Review: The Business Of Murder, by Richard Harris, New Wolsey Theatre, Ipswich until May 23

The Business of Murder by Richard Harris at the New Wolsey Theatre Joanna Higson and Paul Opacic as

The Business of Murder by Richard Harris at the New Wolsey Theatre Joanna Higson and Paul Opacic as Dee and Detective Superintendent Hallett with Robert Gwilym as the strange and creepy Mr Stone. - Credit: Archant

Set in a London bedsit during the early eighties Richard Harris’s psychological thriller gets off to a slow and somewhat plodding start.

The Business of Murder by Richard Harris at the New Wolsey Theatre. Joanna Higson and Paul Opacic as

The Business of Murder by Richard Harris at the New Wolsey Theatre. Joanna Higson and Paul Opacic as Dee and Detective Superintendent Hallett being ensnared in a dangerous business of murder. - Credit: Archant

But be patient, the plot thickens as you would expect from such a distinguished writer whose past glories include The Sweeney, A Touch of Frost and The Last Detective.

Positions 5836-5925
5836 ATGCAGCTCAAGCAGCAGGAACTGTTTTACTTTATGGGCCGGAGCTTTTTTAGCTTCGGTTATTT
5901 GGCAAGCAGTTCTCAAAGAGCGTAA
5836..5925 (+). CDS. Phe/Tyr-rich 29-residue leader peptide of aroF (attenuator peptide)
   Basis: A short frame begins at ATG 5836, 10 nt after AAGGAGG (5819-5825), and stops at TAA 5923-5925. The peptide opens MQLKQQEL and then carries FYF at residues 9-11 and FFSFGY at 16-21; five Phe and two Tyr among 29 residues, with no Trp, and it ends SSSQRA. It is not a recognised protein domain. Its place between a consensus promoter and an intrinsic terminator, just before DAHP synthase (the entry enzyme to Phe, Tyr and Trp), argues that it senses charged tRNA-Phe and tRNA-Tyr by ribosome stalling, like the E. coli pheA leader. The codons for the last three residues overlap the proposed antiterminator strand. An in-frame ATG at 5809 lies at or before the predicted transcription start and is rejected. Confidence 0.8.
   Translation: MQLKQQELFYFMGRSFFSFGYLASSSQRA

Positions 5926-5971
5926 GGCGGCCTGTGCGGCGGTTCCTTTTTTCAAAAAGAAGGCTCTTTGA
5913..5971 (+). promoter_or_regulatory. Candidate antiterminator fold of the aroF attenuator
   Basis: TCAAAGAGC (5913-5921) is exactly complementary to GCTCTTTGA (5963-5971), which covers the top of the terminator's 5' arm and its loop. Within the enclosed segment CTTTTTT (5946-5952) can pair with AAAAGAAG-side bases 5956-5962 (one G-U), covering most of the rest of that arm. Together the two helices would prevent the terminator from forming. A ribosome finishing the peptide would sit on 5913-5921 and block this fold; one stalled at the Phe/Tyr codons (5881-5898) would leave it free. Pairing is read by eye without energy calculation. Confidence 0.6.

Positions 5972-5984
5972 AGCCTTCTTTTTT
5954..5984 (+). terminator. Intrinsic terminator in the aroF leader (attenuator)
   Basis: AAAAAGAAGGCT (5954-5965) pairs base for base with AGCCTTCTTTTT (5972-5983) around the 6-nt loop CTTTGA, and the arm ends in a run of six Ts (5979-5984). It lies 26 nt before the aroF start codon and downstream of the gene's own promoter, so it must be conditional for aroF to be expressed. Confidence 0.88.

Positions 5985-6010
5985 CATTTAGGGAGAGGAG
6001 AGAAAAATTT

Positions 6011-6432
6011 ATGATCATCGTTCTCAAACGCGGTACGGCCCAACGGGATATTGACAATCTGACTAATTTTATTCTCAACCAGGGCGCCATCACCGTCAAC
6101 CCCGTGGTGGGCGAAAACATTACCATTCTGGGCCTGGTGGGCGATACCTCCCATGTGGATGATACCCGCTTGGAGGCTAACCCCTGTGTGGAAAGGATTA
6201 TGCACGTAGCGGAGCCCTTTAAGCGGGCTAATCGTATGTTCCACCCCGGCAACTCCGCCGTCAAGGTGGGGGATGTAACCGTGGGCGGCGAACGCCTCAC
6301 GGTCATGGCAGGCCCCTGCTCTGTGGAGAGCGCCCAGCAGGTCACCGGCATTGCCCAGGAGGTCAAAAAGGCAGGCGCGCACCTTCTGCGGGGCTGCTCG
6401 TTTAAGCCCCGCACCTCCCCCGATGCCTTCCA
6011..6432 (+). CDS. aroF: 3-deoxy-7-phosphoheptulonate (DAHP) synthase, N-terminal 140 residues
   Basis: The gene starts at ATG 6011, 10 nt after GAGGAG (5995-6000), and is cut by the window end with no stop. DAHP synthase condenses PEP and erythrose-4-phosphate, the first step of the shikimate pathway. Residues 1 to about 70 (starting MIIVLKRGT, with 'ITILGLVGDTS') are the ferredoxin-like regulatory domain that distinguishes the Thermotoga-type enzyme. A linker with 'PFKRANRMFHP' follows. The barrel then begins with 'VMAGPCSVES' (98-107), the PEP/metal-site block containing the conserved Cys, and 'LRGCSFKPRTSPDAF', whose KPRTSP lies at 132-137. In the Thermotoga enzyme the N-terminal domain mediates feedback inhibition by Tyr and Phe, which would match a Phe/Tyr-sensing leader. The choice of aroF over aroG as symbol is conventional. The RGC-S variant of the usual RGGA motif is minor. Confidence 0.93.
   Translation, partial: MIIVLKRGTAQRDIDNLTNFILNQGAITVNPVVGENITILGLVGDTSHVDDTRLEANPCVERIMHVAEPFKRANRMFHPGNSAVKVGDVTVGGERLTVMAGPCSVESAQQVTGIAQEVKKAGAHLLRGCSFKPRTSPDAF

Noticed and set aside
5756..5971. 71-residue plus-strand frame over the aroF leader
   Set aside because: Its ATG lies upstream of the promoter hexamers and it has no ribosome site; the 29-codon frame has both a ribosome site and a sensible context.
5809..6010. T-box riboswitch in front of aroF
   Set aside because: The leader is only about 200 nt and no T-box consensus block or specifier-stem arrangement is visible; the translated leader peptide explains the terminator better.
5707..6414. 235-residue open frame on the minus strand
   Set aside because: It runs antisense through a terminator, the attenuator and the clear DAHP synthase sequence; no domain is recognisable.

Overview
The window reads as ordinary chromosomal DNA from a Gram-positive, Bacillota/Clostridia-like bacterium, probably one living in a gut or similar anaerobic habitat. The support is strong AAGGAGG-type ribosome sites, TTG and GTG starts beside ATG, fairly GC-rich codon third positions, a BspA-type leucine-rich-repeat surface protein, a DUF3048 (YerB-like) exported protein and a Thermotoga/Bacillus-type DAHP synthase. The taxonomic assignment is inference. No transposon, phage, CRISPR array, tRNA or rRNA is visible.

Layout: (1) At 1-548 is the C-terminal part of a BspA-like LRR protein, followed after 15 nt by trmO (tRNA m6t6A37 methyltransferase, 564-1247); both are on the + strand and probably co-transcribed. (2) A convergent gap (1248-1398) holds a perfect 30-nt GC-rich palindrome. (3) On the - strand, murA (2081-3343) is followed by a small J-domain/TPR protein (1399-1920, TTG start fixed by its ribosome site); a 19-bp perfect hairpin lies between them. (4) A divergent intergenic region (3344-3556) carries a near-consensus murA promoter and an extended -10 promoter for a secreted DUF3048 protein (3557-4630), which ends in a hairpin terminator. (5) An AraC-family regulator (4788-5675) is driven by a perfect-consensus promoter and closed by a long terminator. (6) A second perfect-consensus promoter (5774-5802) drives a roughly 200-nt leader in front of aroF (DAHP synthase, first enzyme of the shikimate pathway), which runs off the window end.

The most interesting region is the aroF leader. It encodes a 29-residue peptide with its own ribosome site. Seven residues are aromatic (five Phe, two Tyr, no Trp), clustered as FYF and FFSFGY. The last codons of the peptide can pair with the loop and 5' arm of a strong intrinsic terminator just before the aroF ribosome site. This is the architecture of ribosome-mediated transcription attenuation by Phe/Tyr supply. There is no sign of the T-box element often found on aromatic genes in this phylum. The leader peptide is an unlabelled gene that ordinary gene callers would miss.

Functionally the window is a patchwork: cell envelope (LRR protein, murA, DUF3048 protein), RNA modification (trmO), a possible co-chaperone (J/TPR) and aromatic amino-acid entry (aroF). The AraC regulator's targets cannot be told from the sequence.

By convoluted and spurious means, the creepy ‘Mr Stone’ (Casualty’s Robert Gwilym) first lures Detective Superintendent Hallett (Emerdale’s Paul Opacic) and then television playwright Dee (Joanna Higson from Shameless and BBC’s WPC56) to his rather dreary bedsit.

Stone, in his beige cardigan and with calculating malice, contrives that they meet together but why, and what horrors lurk in the blue trunk that Stone keeps in the cupboard? What could the three possibly have in common? Clearly the business of murder but who does what, why and how is the stuff of the play.

Gwilym does a masterly job with the ingratiating, self-pitying Stone and is hardly absent from the stage throughout, dropping in several humorous asides. Along with his macabre dancing to contemporary music we watch as the unrelated pieces begin to make sense. Dee and Hallett have business of their own and while both actors brought off their individual parts to huge audience satisfaction, there could have been more spark between them.


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The piece occasionally lacked credulity, especially in the lead up to the dénouement, but that could be put down to the difficulties of staging an eighties play in today’s media-savvy world. Occasionally the audience had to suspend belief and just absorb and enjoy the performance, which on the whole was easily done.

Carol Twinch

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